This week we’re going to discuss the extraordinary divergence in energy prices between the US and Europe. We’ll suggest that the prospect of sky-high prices for natural gas this winter look set to mean recession in Europe and the UK. By contrast, the strength of the US economy means that the US Federal Reserve will have to keep on raising interest rates until they engineer a recession there.
The price of gasoline is falling in the US
When the price of gasoline in the US rose above $5 a gallon in June, many ordinary Americans thought a US recession would swiftly follow. High gasoline prices = recession is part of the received wisdom in the US. As the yield curve inverted and initial unemployment claims started rising many professional forecaster agreed. Things look very different now. Yes, the yield curve is still inverted but gasoline has fallen to $4 a gallon, unemployment claims have stabilised at a low level and the strength of US consumer spending has surprised the pessimists.
A string of good news on US inflation but rates still set to go up
There has also been a string of good news on inflation but any hope that the Federal Reserve will be able stop raising rates anytime soon has been dispelled by a string of hawkish comments from members of the rate setting committee. As we discussed last week, strong and persistent inflation in US wages and rents means that the Fed’s 2.0% inflation target is out of reach unless and until we get a recession.
Europe can only dream of US energy prices
Motorists in Europe would be thrilled to fill up at US prices – they translate to 90 UK pence or just over 1 euro a litre. But we have reason to be far more jealous over the prices of natural gas this winter…currently trading more than 8 times higher in Europe and the UK than in the US.
This has yet to hit European consumer of course – it’s summer and prices are still relatively low. But the scale of the impending disaster is most obvious in the UK. The typical household energy bill started the year at £1,277 in annual terms. It is set to rise to around £3,600 from October (we’ll learn the exact number on Friday) and perhaps to around £4,200 next January. UK household annual energy bills would, therefore, increase by an unprecedented £3,000 in less than 12 months. There is already some relief on the way from the government but whoever becomes PM next month will be forced to extend this dramatically.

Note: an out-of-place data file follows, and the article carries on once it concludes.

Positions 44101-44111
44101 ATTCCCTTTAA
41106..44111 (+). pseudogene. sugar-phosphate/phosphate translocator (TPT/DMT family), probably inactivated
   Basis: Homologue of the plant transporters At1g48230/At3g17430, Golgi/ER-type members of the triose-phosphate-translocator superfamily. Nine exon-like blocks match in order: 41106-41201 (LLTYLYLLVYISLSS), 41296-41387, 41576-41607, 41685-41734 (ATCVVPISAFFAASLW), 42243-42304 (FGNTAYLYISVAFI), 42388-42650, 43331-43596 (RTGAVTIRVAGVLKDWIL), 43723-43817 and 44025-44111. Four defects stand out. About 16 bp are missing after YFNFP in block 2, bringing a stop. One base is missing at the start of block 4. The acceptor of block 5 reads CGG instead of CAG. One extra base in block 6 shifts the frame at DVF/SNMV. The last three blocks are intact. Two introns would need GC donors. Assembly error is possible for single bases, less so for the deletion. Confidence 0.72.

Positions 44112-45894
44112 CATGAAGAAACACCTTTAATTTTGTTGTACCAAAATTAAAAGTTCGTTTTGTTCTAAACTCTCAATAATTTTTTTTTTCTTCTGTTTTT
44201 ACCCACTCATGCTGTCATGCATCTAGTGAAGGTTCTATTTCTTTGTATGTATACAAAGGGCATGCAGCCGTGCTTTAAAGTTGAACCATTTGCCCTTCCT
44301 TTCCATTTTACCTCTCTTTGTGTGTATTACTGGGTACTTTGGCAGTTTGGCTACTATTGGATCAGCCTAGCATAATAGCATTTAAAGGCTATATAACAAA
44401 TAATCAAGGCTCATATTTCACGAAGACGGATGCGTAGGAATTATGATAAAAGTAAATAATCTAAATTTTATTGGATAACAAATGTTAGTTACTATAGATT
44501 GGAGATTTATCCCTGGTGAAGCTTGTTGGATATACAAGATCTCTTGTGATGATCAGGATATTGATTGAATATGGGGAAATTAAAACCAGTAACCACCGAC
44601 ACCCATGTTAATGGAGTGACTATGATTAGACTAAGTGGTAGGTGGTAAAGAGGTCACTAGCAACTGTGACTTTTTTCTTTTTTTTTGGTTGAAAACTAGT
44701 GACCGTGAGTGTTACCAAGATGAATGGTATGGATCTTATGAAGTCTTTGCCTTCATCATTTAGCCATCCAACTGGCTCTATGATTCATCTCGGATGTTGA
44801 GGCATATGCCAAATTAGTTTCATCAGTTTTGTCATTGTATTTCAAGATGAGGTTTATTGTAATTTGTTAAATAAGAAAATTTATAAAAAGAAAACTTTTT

The calm before the storm in the UK
We are in for a few weeks of relief here in the UK. The changes to national insurance thresholds and cost-of-living grants means that real disposable incomes are receiving a healthy boost this month. And many consumers still have room to spend their covid piggy bank – cash accumulated and debt reduced during the pandemic. But it really is the lull before the storm.
The mighty dollar could get even mightier
It is hard to escape the conclusion that economic prospects are much better in the US than in Europe. The mighty dollar could get even mightier and although interest rates are headed higher in Europe and the UK, the US must surely lead the way. And risk assets? Rising rates and recession do not add up to a bull market in equities in my humble opinion.
So enjoy the rain if you get it – something I never expected to say in this country – and I’ll be back next week. (A day later given the bank holiday)
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